Hard and Complex versus Impossible and Bizarre

This is about why Flappy Bird was such a surprise hit, Taylor Swift’s newest mega-video is meh and why your favorite movies, novels and video games work when others fail.

Here’s why: audiences want something interesting, and entertaining, which means different and surprising. Yet there’s a fuzzy line between Hard and Impossible and a deadly chasm between Complex and Bizarre.

It’s like thinking, “chocolate chip cookies are yummy, so why not chocolate chip cookies with almonds, M & M’s, pecans, Oreo sprinkles, peanut butter and a Snicker’s Bar on top?”

Watch the big Taylor Swift video, BAD BLOOD, then we’ll chat.

Now, this has high production values and great costumes, and I’m sure Michael Bay watched it on an endless loop all weekend. Yet it’s not elegantly complex and entertaining. It’s a hot mess, the music video equivalent of THE EXPENDABLES, with so many random stars thrown in for cameos that I have no idea who’s who. Does it look cool? Sure. Do we care one bit? No. Not even half a bit, or a quarter bit.

Compare that to the simplicity and beauty of Iggy Azalea’s BLACK WIDOW, which is a masterpiece, paying homage to KILL BILL and flat nailing it.

Iggy didn’t need a cast of dozens. Notice how she starts slow and spends the first minutes with zero music at all, giving us the motivations of all four major characters right off. There’s a real story here. You actually care, THEN the music starts.

Also: it’s not like Taylor can’t do a great music video. She’s done tons of them. STYLE is far, far better and only has two characters. BLANK SPACE, two characters, great video. BACK TO DECEMBER, two characters, greatness. ROMEO AND JULIET, two characters, classic. Basically, Taylor should stick with two instead of two dozen.

Flappy Bird and the temptation of not-quite-impossible

We’re talking about an absurdly simple app, something a random dude put together in his free time, then became far more popular than polished games produced by people who MAKE GAMES FOR A LIVING, for monies.

Tap the screen and the bird flaps its wings and goes higher. Wait and it sinks toward the earth. Achieve the right balance between flapping and waiting and you’ll avoid homicidal green pipes stolen from Mario the Plumber.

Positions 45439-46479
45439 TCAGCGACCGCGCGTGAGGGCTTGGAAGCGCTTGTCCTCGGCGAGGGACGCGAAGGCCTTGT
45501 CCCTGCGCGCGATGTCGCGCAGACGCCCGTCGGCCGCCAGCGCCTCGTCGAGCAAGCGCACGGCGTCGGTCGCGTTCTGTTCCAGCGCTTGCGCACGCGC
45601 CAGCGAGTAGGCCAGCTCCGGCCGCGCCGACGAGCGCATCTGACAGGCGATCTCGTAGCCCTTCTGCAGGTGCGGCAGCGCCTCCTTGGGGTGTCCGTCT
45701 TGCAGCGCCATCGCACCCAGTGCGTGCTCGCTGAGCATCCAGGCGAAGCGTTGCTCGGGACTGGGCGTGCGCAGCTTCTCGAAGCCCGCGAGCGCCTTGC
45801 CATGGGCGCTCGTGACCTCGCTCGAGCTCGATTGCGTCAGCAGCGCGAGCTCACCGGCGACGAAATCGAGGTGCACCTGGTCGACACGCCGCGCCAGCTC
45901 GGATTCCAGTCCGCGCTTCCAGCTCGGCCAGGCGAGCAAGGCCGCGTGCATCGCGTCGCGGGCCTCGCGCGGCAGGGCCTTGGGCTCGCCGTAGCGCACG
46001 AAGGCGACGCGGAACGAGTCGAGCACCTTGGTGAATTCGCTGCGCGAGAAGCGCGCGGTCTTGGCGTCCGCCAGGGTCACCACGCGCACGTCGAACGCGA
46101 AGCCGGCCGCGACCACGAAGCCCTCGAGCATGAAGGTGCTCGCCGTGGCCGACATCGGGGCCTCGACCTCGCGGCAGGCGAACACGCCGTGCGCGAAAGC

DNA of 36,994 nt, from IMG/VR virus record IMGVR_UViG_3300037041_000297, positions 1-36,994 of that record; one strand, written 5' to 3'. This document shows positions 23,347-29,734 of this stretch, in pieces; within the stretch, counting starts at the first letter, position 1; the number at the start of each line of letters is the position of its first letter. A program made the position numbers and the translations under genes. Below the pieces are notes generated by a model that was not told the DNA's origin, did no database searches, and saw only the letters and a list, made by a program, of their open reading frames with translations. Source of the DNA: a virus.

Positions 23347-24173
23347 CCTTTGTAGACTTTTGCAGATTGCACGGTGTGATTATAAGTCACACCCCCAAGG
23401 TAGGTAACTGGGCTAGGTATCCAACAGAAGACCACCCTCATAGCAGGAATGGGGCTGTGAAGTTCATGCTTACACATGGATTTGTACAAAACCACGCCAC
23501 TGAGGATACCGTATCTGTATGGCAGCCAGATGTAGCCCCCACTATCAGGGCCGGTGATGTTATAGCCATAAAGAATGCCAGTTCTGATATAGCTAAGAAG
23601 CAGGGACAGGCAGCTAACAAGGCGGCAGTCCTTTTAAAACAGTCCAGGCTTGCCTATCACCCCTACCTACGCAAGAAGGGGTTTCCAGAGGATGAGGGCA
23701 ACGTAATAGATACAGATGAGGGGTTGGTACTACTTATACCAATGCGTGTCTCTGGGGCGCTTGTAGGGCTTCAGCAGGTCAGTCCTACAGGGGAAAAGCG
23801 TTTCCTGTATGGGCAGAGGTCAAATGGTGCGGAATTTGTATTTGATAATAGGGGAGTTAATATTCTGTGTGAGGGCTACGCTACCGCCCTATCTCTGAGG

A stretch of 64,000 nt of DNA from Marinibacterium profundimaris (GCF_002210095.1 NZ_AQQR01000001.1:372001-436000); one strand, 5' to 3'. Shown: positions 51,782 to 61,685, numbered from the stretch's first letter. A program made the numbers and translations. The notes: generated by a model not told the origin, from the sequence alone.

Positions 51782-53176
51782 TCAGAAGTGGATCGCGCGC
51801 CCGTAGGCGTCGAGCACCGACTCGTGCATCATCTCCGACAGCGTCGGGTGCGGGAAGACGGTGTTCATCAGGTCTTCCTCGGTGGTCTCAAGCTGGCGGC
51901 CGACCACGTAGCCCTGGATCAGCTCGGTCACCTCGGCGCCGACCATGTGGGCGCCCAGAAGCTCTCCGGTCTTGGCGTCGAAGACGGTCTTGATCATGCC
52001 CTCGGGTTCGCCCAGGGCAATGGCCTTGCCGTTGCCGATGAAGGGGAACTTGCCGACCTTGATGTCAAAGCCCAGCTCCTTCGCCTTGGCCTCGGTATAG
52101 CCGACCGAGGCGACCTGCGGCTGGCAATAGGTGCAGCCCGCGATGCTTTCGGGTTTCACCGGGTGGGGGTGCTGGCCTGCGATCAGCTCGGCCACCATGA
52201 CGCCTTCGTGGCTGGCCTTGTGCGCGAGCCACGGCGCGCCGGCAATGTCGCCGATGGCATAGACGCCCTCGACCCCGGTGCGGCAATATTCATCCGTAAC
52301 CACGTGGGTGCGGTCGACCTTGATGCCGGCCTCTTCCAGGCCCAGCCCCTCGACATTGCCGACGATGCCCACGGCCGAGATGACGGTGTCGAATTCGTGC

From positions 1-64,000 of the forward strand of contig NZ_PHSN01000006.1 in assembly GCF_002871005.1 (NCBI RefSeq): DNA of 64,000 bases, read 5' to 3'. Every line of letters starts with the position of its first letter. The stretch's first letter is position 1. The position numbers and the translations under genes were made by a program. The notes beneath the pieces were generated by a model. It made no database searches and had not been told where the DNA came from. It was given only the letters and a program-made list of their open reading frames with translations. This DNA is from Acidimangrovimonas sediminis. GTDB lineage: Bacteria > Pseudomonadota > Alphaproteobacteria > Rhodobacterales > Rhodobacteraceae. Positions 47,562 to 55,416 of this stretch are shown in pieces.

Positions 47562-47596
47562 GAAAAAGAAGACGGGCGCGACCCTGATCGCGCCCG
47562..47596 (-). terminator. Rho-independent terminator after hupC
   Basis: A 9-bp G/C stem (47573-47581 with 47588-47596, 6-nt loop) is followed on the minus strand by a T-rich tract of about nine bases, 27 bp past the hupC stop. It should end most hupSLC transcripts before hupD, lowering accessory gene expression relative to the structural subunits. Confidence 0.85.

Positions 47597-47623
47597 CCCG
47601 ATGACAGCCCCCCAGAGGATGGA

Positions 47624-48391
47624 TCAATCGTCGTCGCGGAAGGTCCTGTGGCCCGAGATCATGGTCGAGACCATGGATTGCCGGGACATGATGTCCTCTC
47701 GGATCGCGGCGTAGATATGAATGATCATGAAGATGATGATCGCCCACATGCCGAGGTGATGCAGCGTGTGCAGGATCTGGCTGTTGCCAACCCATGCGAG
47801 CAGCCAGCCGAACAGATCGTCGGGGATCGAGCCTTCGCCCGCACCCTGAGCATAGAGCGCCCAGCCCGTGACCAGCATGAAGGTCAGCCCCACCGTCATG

Stupid, right? Except it’s just hard enough. Impossible to “win,” because there’s no winning. You just keep flapping until you smash into a green pipe and die. Yet that challenge made it a hit. Flappy Bird was just hard enough to be fascinating.

People will play games with horrible graphics and zero production values—if there’s a unique challenge to them. It’s not impossible, because nobody can win.

Professional game designers have figured this out. They’ll make games free to download, then tune the game so you can hit level 8 and almost, almost beat it … but it’s impossible unless you buy upgrades. And you’ll spend the $1.99 to do it, because things that are just shy of impossible are so, so tempting.

The same thing is true with great mystery novels and epic series like Game of Thrones, where half of the fun for the audience is figuring out clues, whether it’s who the murderer really is or what will happen in the end.

Make this puzzle harder enough—just shy of impossible—and people will devote entire blogs to dissecting every clue.

So people want to be surprised, and intrigued, by things that are hard and complex.

Related: You can pitch ANYTHING except quality

How this goes wrong

It’s easy for authors, screenwriters and game designers to cheat, to confuse Hard with Impossible and Complex with Bizarre.

Mystery authors do it when they give readers zero chance to figure things out on their own. Michael Connelly’s best villain is The Poet, who’s originally head of the FBI’s profiling unit. But the only clue readers get of this betrayal is … the man likes to rearrange the heroine’s desk in the FBI’s office to make it neater. No. That’s not a clue.

Directors do it when they go all David Lynch on an already complex story (Dune) and bypass Complex to head straight for Crazytown.

Literary authors and artists sin against the artistic gods when they create novels and paintings so obscure, pretentious and bizarre, nobody can understand them. That’s cheating, too, and it’s not impressive. I’m looking at you, Gertrude Stein.

This is also why traditional Hollywood endings are boring. We’re not surprised. There’s absolutely no mystery, no complexity. The hero kills the villain, utters a stupid one-liner and kisses the girl. Roll credits. Boring.

Then there are people who do it right. PRESUMED INNOCENT is a classic because there are enough clues sprinkled throughout the text to figure out who framed Harrison Ford for killing that pretty blonde Italian actress.

MEMENTO is certainly complex and almost impossible to figure completely out, but not quite. There are enough clues in there. Christopher Nolan played fair. He gave us what we wanted: an intriguing puzzle that teases us.

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